Immortal_sin

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Garth,
it's just speculation at this point!
I was thinking about clear plastic, like the part of the cage that holds the substrate in...you could use like clear visqueen, or something?
Also, what about hooking up a mister..
I'm just thinking out loud....
Haven't done it ...may not ever!
Holley
 

Paul Day

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Yeah, it is... you just need a humidifier :)

Pinktoes though, do not have humidity problems. I've seen several successful setups with Pinktoes in completly dry enclosures with little but a water dish, and these are from experienced individuals. Always mist of course, but I think a lack of ventilation is the biggest killer of Avicularia.

I personally thinking using a "Reptarium", which is similar to what you describe, is a good idea for such a setup.

Pauly
 
Last edited:

krucz36

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Originally posted by Immortal_sin
Garth,
it's just speculation at this point!
I was thinking about clear plastic, like the part of the cage that holds the substrate in...you could use like clear visqueen, or something?
Also, what about hooking up a mister..
I'm just thinking out loud....
Haven't done it ...may not ever!
Holley
i hadn't considered that. that's a good idea.
maybe pvc, or thin steel...something you could make a framework out of
tha would be very cool looking.
 

skinheaddave

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Holley,

As I've mentioned in a couple other threads, we have a "wet rack" that we use to house my humidity-loving species. While they are each in their own enclosure, the principle is the same. All you would have to do is ensure a better seal. Also, you would probably want some way of accessing only small portions of the enclosure at any one time (big doors = spiders running away when you are dealing with another area of the enclosure).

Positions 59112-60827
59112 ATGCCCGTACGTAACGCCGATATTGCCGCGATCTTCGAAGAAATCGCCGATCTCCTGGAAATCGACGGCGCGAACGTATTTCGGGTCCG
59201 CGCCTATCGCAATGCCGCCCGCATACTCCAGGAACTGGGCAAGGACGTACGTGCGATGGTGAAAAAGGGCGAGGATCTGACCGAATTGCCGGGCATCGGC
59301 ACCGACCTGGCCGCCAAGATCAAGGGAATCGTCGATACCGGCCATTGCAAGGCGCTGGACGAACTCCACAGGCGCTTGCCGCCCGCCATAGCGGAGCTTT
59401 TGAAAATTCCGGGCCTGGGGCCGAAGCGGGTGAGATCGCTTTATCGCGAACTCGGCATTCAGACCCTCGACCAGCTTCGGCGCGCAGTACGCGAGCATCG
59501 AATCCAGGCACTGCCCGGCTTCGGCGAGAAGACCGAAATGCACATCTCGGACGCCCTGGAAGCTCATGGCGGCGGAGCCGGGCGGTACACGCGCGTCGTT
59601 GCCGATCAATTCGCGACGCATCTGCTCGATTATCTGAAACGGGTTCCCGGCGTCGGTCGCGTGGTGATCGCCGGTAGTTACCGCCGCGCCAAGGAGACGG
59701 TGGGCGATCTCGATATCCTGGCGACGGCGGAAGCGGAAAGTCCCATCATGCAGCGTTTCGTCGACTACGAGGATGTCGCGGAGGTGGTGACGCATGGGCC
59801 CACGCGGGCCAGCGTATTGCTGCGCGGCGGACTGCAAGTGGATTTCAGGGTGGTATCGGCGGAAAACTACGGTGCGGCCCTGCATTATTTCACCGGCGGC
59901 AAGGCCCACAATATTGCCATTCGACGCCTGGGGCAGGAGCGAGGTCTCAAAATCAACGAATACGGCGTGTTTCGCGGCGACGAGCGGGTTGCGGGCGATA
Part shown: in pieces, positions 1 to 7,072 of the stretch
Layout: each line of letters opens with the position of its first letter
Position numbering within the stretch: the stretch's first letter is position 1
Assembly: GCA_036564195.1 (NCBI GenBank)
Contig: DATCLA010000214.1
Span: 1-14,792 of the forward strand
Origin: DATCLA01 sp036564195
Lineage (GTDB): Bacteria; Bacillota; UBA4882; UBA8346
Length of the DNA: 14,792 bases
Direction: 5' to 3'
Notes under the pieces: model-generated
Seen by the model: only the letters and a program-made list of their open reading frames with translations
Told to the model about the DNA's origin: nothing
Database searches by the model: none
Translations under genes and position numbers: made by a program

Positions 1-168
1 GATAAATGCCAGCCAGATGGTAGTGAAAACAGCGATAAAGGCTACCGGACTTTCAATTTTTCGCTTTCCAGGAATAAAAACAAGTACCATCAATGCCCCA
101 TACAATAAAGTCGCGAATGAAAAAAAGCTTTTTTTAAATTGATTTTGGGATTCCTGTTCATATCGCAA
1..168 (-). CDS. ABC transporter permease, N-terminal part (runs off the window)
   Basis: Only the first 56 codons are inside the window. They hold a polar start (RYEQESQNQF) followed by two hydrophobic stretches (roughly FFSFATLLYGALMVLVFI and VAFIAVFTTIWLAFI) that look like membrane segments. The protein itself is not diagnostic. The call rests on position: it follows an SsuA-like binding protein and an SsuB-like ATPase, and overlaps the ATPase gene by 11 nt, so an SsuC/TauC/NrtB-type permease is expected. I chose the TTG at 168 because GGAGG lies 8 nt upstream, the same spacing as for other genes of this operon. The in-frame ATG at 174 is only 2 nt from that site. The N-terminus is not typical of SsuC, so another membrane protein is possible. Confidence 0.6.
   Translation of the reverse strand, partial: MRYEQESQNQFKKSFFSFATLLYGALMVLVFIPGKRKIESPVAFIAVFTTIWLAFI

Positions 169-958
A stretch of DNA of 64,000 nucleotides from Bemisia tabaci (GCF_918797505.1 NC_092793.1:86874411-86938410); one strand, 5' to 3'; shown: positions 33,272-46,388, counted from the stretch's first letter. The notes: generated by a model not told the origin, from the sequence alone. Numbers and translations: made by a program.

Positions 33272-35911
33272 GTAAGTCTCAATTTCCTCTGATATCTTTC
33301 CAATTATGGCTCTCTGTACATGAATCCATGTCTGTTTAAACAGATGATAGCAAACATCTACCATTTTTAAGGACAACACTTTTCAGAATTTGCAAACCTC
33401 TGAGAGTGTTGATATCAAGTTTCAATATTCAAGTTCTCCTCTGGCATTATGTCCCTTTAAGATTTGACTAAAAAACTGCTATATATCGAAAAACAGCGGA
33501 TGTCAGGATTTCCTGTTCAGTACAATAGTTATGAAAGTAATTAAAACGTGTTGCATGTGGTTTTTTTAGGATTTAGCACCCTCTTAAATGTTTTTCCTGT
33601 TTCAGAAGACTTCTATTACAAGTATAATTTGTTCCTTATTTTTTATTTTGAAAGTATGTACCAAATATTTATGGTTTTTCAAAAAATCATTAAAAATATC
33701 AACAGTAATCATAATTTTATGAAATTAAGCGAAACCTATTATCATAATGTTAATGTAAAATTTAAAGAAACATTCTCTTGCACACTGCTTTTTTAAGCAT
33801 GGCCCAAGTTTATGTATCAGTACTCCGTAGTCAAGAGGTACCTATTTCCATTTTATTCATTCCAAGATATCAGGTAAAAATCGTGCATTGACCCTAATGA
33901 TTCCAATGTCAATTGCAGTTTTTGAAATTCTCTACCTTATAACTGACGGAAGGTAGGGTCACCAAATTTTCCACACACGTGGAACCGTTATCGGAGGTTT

Anyhow, the entire rack measures about 5' x 5' x 16" and the humidity varries from 90+% down to 65%, depending on location. The entire thing is misted by a cool mist humidifier and is controled using the built-in humidistat. Actualy, this is the first humidifier whose humidistat seems to do a decent job. Previously I've rewired the things to bypass the humidistat and just stuck them on a timer.

Cheers,
Dave
 

krucz36

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that's a good way to do it dave. a friend of mine uses a humidity tank for slings, which he maintains at a high level. easier than making his whole bedroom 80% humid! that could be interesting to, tho, especially in january...
 

Immortal_sin

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Dave,
yes, awesome idea...I believe we could get something like this to work for the arboreal setup as well.
Would you mind emailing me detailed pics of your setup, and then I can see how I would adapt it?
I may start working on this sooner than I anticipated :D
Holley
 

krucz36

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i did see a tank at a store called pet kingdom here in san diego. it was a tall (7"+) plex tank, about 2 1/2' of it was base. inside it had a large-ish ficus growing and about 30 pinktoes living all together. i asked the owner about mortality & cannibalization, but he said they had no problems. of course, he's not going to fess up to some scraggly stranger if he IS having trouble, but still, they all were bunked down in their own areas and none looked malnourished or sad.
this was a while ago, though, so as far as i know they could have eaten each other already.

g